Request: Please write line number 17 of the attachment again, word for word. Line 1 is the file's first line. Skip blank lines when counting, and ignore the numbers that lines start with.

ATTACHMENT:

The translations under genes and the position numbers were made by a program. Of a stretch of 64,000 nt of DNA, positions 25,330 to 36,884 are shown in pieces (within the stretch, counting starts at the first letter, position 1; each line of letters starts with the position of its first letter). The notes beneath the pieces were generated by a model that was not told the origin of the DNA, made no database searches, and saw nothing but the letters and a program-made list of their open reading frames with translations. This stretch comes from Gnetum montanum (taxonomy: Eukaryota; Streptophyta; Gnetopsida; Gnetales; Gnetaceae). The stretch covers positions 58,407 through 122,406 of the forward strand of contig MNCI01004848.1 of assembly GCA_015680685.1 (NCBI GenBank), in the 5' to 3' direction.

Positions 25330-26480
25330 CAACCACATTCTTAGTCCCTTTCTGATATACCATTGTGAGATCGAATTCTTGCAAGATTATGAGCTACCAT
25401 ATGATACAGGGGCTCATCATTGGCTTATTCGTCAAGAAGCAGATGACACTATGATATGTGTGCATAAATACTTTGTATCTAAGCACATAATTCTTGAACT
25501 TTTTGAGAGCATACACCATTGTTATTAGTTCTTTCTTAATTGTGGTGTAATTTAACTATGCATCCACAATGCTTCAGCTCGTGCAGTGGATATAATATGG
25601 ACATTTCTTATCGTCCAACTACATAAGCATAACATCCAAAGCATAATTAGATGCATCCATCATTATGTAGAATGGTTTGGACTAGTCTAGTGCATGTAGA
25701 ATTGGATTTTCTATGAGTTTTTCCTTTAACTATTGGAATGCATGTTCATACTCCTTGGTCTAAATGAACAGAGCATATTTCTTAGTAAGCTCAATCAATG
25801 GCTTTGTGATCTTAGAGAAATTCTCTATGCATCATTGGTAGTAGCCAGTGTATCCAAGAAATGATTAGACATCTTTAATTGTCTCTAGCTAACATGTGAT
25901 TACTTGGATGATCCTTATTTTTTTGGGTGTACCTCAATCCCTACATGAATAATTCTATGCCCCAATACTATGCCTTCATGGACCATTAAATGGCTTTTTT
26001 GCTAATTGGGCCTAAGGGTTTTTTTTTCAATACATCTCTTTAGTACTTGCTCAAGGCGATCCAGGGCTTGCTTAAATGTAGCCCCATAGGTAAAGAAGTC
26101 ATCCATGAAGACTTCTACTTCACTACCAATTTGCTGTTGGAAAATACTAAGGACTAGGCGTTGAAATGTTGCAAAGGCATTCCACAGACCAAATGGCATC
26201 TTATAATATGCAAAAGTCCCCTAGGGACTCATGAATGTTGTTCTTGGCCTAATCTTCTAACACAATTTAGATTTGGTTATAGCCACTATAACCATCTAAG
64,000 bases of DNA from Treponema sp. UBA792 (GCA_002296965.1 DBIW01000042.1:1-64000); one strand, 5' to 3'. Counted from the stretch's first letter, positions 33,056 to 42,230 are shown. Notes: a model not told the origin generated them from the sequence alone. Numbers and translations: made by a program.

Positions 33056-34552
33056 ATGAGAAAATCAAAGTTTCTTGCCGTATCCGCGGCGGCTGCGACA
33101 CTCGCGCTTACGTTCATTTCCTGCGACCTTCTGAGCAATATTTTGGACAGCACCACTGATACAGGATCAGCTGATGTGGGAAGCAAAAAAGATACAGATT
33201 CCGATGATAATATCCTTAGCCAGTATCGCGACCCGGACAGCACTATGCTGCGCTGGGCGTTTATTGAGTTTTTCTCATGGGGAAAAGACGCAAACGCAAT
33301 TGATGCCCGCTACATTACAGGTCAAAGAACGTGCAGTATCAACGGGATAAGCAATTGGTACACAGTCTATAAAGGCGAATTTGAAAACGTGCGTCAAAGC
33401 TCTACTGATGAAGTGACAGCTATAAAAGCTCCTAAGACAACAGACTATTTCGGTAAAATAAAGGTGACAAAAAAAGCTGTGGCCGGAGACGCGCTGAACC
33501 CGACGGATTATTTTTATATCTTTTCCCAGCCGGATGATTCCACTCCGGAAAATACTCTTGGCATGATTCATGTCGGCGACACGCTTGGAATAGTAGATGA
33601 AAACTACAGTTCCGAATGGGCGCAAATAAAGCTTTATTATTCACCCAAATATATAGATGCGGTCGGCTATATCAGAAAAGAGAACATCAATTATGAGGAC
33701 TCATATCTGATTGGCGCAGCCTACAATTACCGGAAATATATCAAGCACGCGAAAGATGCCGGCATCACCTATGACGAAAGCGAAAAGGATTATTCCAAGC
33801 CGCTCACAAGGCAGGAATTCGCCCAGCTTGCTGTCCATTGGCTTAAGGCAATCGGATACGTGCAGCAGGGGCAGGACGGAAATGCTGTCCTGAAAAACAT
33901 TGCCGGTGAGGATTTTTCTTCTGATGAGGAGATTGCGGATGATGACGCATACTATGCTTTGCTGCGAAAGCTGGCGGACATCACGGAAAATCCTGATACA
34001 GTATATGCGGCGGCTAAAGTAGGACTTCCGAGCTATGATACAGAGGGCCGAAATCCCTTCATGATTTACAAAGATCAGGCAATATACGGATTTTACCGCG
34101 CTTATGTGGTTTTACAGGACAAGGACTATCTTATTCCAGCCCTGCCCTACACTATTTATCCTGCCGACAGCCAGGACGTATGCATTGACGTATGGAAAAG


33201 CCGATGATAATATCCTTAGCCAGTATCGCGACCCGGACAGCACTATGCTGCGCTGGGCGTTTATTGAGTTTTTCTCATGGGGAAAAGACGCAAACGCAAT